Meisner et al21 used a population-based, cost modeling study to investigate peristomal skin complications using the OST and concluded peristomal skin complications are common, expensive, and difficult to manage. Their work further supported the premise peristomal complications are common and their frequency and severity are underrecognized and underreported.21
Gray et al36 performed a comprehensive review of the literature and summarized consensus-based statements outlining best practice for assessment, prevention, and management of peristomal moisture-associated dermatitis among patients with fecal ostomies. The authors concluded peristomal moisture-associated skin damage (MASD) is a prevalent and clinically relevant complication.
Salvadalena30 also examined stomal and peristomal complications as well as related variables among adults with ostomies. Data collection occurred in 2 university hospital-based outpatient ostomy clinics and included 43 adults with newly created colostomy, ileostomy, or urostomy stomas. Patients were examined by a specialized nurse for the presence of complications up to 4 times during a 3-month period (within first 7 days and at 2, 6, and 12 weeks postoperatively). Peristomal complications were found in 27 (63%) of the participants, with onset most frequently occurring within 21 to 40 days. Of the 18 participants observed 70 days or longer, 7 (38%) remained free of complications and 6 developed 1 or more complications. The most common complication was irritation (MASD) and infection.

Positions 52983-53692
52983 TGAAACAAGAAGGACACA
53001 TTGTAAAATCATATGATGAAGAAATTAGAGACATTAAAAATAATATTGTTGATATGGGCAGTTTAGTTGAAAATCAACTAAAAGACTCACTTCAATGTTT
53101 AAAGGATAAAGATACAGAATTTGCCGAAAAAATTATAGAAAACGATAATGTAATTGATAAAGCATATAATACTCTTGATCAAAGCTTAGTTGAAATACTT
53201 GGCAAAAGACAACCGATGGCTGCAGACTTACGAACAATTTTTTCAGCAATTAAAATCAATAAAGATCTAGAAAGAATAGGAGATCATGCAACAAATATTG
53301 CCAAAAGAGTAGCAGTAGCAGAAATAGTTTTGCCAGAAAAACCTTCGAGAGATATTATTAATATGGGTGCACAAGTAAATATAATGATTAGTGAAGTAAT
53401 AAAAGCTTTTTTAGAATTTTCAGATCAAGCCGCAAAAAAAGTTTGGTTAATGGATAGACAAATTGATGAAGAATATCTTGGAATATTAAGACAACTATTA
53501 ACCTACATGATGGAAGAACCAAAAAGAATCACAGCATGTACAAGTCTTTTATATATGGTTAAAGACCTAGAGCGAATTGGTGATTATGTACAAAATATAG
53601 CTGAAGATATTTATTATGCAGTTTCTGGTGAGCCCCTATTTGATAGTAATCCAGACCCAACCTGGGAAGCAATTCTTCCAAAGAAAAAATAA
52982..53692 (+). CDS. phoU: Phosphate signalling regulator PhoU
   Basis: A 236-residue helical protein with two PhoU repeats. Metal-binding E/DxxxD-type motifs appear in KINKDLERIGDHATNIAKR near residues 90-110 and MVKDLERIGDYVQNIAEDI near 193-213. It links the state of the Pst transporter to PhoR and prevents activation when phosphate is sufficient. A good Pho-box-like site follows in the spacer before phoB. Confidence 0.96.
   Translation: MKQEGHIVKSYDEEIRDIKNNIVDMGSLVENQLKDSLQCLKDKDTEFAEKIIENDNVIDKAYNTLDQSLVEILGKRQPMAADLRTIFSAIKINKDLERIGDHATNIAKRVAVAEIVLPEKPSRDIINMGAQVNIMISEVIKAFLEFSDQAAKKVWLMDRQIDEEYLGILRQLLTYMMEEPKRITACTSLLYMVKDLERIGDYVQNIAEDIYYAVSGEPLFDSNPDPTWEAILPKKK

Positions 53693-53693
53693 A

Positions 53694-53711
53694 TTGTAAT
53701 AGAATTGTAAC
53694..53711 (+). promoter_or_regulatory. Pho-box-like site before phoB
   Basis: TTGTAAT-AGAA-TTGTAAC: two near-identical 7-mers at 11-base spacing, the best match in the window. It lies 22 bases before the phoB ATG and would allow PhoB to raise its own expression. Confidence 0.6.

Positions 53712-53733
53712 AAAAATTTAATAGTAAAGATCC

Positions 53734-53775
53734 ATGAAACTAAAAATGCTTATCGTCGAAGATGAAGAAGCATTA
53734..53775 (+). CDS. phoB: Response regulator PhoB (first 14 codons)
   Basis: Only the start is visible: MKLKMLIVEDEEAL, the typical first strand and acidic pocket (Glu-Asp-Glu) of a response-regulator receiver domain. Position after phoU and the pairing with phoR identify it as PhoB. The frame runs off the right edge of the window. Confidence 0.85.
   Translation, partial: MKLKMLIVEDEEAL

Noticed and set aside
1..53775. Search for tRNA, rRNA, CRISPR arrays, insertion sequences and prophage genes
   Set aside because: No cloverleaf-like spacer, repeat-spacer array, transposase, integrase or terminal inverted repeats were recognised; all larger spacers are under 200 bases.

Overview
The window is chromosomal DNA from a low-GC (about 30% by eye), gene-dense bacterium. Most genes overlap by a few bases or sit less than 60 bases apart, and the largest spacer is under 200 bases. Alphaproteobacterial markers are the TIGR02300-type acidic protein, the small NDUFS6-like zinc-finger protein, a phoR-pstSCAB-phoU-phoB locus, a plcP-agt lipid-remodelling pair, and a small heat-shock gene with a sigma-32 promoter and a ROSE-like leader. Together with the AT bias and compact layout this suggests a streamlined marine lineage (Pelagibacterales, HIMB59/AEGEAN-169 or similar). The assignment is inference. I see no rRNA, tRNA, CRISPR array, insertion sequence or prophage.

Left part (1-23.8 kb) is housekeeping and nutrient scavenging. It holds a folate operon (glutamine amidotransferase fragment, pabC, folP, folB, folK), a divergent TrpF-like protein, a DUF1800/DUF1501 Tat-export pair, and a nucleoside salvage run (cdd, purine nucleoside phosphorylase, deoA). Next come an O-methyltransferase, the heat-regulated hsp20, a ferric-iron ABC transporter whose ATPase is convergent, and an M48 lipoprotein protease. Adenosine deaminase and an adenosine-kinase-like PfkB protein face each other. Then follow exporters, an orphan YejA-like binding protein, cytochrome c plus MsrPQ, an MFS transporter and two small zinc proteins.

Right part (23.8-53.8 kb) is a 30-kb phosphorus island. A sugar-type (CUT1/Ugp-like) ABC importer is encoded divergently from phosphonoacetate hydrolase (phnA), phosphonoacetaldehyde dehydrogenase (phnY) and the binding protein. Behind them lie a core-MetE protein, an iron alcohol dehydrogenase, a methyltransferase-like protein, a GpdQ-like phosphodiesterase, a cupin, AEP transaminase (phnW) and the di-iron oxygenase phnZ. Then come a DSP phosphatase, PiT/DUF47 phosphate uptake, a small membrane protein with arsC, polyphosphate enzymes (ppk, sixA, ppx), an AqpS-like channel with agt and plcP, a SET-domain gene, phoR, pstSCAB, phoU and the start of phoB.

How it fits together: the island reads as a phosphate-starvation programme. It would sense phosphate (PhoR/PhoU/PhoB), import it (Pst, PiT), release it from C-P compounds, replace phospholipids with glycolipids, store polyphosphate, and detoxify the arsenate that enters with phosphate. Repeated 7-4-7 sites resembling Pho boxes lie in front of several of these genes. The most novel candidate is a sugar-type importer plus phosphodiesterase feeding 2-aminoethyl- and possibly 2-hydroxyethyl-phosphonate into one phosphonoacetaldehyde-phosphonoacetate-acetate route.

Although stomal and peristomal complications are receiving increased attention in the literature and it is generally agreed QoL is affected, research shows inconsistencies in the way clinicians report stomal and peristomal complications. Valid and reliable definitions have been lacking. In 2007, Colwell and Beitz32 surveyed a group of ostomy nurses to ascertain consensus for common terminology. The survey revealed most nurses considered peristomal complications to include peristomal varices, peristomal candidiasis, peristomal folliculitis, mucosal transplantation, pseudoverrucous lesions, peristomal pyoderma gangrenosum, peristomal suture granulomas, peristomal irritant contact dermatitis, peristomal allergic contact dermatitis, and peristomal trauma. Respondents considered stomal complications to include parastomal hernia, stomal prolapse, stomal necrosis, mucocutaneous separation, stomal retraction, stomal stenosis, stomal fistula, and stomal trauma. As a result of the study, the authors validated definitions and interventions for both stomal and peristomal complications and promoted use of this terminology for ostomy-related research endeavors.32
The purpose of this descriptive study was to explore the relationship among QoL scores and 6 peristomal complications: peristomal candidiasis, peristomal folliculitis, pseudoverrucous lesions, peristomal irritant contact dermatitis, peristomal allergic contact dermatitis, and peristomal trauma as validated by Colwell and Beitz.32